We’re only four months into 2016, but Danish band Lukas Graham is already on track to have one of the biggest songs of the year.
The pop-soul group’s coming-of-age ballad “7 Years” has hit No. 1 in countries around the world and reached No. 2 in the United States on Billboard’s Hot 100 while racking up well over 300 million Spotify streams. Its self-titled, U.S. debut album is earning comparisons to Bruno Mars, Maroon 5 and Ed Sheeran.
amNewYork talked with lead singer and songwriter Lukas Graham Forchhammer.
“7 Years” became a huge hit very quickly. What do you hope people take from the song?
From what I gather from the fans and other people I talk to about the song, the biggest takeaway is the overwhelming sense of family and belonging. The age progression [in the lyric] makes it easy to relate to, and without a real hook it sounds original in this age of fast food and popcorn. As long as people aren’t expecting me to give them a “reason for the song” I’m happy. It’s important that everyone finds their own meaning.
Many people think of you as a pop or soul singer but you often cite hip-hop as a big influence. What grabbed you about hip-hop?
Growing up in a poor neighborhood, where the police harass you and the media write lies about you, you become inherently afraid and that fear becomes anger. I found that the anger in ’90s gangsta rap rivaled my own. I could relate to N.W.A. saying “[Expletive] the Police,” because when you get frisked and forced to empty your school bag out on the ground at the age of 10, you do end up relating more to Dr. Dre than the Backstreet Boys, which is also why the song “A Change is Gonna Come” [by Sam Cooke] is one of my favorite songs to sing.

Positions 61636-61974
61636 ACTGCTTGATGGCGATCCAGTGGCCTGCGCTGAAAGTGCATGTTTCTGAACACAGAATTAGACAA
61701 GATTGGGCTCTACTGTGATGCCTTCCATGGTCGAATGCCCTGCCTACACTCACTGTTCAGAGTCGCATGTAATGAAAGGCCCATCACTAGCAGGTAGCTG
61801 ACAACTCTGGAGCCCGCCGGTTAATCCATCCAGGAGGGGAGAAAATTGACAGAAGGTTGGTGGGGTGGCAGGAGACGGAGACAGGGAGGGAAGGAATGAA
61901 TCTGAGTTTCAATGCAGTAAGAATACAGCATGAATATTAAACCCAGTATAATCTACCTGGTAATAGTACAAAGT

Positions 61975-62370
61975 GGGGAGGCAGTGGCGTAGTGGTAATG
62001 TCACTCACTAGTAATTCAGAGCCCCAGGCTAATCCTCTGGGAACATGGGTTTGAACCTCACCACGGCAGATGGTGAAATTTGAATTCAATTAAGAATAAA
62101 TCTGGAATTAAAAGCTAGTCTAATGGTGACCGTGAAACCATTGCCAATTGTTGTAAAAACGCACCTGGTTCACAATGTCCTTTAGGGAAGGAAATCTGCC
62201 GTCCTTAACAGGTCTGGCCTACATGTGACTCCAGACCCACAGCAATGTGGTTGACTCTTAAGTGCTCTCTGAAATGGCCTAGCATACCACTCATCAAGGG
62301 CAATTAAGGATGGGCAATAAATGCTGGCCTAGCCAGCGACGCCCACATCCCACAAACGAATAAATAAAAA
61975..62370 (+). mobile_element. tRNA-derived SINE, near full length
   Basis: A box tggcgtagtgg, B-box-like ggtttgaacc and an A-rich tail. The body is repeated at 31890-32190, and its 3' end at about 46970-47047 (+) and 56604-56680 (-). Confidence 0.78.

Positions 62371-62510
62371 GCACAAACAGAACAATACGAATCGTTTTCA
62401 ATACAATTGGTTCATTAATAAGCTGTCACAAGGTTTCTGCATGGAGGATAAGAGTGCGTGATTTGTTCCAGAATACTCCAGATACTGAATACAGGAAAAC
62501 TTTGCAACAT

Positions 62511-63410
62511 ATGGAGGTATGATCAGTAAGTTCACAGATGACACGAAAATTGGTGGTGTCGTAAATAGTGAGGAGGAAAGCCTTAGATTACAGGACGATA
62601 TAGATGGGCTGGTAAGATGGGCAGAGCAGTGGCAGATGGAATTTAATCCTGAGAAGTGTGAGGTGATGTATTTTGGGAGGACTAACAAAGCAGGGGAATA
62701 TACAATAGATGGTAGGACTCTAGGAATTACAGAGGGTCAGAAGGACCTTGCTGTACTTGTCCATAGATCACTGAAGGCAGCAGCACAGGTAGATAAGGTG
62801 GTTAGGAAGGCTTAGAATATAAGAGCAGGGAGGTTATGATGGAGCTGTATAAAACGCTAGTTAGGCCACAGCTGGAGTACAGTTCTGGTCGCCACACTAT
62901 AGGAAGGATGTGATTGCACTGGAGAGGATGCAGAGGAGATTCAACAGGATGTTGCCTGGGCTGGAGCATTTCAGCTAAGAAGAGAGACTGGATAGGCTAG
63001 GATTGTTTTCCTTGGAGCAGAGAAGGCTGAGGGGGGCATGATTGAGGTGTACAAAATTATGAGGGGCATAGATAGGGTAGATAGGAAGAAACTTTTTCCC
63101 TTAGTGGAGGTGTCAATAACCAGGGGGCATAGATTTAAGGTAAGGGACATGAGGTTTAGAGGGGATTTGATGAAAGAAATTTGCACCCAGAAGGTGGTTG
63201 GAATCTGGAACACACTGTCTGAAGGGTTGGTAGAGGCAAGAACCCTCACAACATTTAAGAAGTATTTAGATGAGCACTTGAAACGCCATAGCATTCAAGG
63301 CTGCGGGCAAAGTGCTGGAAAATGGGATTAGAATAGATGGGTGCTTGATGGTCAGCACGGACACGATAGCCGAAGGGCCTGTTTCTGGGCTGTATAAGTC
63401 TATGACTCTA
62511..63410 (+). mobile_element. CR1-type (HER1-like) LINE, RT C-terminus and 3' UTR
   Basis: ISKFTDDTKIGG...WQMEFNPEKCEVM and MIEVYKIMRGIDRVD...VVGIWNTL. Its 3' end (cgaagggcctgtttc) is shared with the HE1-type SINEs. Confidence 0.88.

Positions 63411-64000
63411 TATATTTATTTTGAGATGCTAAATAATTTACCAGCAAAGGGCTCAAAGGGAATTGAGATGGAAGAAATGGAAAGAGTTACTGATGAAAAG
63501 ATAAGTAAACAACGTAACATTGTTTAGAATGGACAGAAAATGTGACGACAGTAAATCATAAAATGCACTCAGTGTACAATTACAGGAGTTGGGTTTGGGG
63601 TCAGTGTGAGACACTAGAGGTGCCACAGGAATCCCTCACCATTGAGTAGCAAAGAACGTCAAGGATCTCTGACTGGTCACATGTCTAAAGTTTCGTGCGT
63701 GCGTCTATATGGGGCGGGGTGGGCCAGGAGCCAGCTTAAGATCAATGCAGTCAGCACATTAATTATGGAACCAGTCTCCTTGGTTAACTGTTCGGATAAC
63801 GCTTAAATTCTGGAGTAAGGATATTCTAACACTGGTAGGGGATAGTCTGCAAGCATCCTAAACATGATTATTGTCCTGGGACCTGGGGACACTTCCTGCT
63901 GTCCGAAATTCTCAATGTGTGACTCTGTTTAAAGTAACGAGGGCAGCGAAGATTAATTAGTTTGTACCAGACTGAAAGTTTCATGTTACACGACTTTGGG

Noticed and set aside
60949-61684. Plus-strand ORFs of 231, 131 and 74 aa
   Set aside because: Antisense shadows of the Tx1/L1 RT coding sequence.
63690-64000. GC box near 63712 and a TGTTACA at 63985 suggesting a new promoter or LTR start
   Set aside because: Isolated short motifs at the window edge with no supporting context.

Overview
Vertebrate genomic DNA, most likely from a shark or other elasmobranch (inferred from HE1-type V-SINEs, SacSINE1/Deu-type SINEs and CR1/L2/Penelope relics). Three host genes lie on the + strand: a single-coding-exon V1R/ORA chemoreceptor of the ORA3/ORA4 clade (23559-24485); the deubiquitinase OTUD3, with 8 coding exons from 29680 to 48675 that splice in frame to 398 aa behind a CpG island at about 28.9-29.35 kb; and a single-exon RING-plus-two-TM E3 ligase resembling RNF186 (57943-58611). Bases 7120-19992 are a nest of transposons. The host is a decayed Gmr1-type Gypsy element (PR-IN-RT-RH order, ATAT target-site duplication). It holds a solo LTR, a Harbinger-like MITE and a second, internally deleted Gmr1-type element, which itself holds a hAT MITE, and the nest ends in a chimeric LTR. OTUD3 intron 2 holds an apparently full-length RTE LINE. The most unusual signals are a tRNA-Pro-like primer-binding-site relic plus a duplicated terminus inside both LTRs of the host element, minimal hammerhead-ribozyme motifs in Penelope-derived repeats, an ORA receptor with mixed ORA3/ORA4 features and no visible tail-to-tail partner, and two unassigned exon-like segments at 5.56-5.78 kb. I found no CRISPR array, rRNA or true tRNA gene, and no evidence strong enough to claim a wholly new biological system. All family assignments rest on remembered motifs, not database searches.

You sing a lot about your parents on the album. What are the most important lessons they taught you?
They both taught me how to be me and to try and not be affected by other peoples’ opinions. There’s this quote that says, “Those who were seen dancing were thought insane by those who could not hear the music,” that always stuck with me. Other than that, simply that practice makes perfect and hard work pays off.
Is there a theme that runs through the album?
You could call it a snapshot of my life from 20 to 30 — from the challenges I have gone through to the benefits I’m reaping now. A lot of the album was cathartic to write, but then again some of it was pure fun and joy. There is always a balance, and when you get it right, that is what we call bliss.
Lukas Graham will perform at Highline Ballroom on May 9 at 8 p.m. and Rough Trade NYC on May 11 at 9 p.m. Tickets are $20 and $25, respectively.